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Old Nov 18, 2010, 5:28 PM   #1
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Default Opinions on Sony's dslr´s?

Hi I am about to buy my first dslr, after many considerations i think i've narrowed it down to canon t2i, sony a55, although i kind of also like the a580 but seems too heavy compared to the other two.
I plan to shoot my kids which are young and move a lot, them playing tennis and soccer, horses, as well as some nature, so fast af. Also would like good low light performance..
What are your thoughts and also open to suggestions...
Cheers,


Ps. have't been able to find much info on this site about sony... so it kind of worries me
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Old Nov 18, 2010, 5:34 PM   #2
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I would go with the T2i or A580, the A55 you are always basing any burst shots off of the previous shot 1/10 of a second early because of the slow refresh rate of the EVF. THe A580 and T2i, you will be able to keep track of you subject better.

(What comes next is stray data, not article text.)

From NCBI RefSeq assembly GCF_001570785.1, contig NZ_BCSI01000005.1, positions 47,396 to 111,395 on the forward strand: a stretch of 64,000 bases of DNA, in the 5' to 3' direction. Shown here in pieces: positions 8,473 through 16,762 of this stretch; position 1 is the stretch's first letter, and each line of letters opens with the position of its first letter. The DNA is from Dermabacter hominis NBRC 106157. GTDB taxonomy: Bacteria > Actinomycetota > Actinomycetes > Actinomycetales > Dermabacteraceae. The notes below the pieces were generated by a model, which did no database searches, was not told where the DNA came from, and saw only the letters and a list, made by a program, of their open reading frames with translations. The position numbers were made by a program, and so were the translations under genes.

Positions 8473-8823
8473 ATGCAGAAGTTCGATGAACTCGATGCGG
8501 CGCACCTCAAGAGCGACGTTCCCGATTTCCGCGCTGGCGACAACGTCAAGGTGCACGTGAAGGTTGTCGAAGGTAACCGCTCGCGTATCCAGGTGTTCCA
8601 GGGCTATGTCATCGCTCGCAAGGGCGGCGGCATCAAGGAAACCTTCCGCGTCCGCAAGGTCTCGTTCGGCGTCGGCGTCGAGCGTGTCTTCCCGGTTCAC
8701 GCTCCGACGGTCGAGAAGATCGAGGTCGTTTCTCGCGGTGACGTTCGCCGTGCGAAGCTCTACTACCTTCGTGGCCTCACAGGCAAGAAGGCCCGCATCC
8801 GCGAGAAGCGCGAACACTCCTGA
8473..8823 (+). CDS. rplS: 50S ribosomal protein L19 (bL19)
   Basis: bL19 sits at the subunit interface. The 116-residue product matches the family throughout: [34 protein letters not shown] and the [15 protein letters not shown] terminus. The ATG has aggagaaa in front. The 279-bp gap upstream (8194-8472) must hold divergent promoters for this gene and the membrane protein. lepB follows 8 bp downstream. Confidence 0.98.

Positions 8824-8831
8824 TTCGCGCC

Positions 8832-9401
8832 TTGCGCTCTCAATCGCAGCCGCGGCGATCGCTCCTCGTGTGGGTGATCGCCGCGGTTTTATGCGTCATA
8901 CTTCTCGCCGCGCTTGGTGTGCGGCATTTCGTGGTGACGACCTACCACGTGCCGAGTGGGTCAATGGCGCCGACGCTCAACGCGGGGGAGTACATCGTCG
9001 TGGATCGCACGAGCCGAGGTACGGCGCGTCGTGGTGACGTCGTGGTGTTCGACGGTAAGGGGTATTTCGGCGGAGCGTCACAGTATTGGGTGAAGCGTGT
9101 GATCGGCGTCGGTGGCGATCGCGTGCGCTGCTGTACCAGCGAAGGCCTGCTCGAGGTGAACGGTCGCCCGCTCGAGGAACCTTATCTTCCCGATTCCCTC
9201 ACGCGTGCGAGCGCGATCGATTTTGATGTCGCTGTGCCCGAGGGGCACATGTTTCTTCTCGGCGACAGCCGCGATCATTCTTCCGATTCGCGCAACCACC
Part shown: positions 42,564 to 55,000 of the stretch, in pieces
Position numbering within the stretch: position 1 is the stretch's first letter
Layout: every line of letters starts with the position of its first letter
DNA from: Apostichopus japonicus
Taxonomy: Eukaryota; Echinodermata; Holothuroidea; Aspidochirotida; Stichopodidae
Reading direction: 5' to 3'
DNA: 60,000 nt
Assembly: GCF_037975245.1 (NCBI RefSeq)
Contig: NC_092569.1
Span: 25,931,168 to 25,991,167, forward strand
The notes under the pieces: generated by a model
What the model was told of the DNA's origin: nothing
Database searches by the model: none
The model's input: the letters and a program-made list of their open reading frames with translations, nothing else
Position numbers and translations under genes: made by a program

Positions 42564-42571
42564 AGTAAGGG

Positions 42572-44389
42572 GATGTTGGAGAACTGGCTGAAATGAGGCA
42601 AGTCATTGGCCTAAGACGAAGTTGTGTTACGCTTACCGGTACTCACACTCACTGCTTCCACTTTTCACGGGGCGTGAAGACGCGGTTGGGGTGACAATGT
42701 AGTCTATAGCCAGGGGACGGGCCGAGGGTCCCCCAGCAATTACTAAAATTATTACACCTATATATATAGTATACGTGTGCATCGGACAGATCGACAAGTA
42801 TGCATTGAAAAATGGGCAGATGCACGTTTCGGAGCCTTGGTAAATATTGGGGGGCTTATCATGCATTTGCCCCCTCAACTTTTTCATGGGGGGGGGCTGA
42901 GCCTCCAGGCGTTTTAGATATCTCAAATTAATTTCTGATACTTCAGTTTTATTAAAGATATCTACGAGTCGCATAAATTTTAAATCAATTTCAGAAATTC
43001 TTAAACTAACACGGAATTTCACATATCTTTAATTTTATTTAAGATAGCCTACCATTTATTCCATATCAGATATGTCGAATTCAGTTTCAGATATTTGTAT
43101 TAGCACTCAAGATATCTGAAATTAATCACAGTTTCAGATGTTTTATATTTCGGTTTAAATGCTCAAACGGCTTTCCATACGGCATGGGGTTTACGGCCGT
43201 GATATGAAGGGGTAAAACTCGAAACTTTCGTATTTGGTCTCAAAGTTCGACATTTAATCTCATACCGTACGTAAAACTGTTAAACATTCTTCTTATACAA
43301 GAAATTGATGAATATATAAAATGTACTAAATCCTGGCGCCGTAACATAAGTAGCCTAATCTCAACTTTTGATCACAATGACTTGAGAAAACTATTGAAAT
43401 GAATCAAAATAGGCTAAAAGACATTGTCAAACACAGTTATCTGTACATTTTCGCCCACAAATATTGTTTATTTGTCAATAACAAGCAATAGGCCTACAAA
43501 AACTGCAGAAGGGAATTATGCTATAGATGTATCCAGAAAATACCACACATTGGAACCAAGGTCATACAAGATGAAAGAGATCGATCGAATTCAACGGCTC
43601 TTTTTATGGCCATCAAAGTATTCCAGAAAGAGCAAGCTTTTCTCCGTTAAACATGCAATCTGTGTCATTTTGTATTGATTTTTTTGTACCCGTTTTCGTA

The A55 is a good video camera, but does have a over heating problem when shooting longer video clips over 10min. It shuts down the camera.

The A580 looks to be a very good dslr. But it is not in the states yet. So when it hit the store, you might be paying full msrp.
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Old Nov 18, 2010, 5:38 PM   #3
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Here is one of the review sites discussing the HD overheat problem.
http://www.engadget.com/2010/09/29/s...eating-sensor/
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Old Nov 18, 2010, 5:59 PM   #4
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Sony actually admits to the issue. But, the same problem exists with other dSLR models with APS-C size sensors shooting video, too. For example, only 5 minutes of video with the D5000 is typical before overheating (as indicated in the article you posted a link to). Popphoto's tests show the same thing:

http://www.popphoto.com/video/2010/0...rheating-issue

I've seen reports from more than one T2i owner indicate that they're see overheating after 12 minute clips. IOW, it's not a problem that's unique to the Sony A55.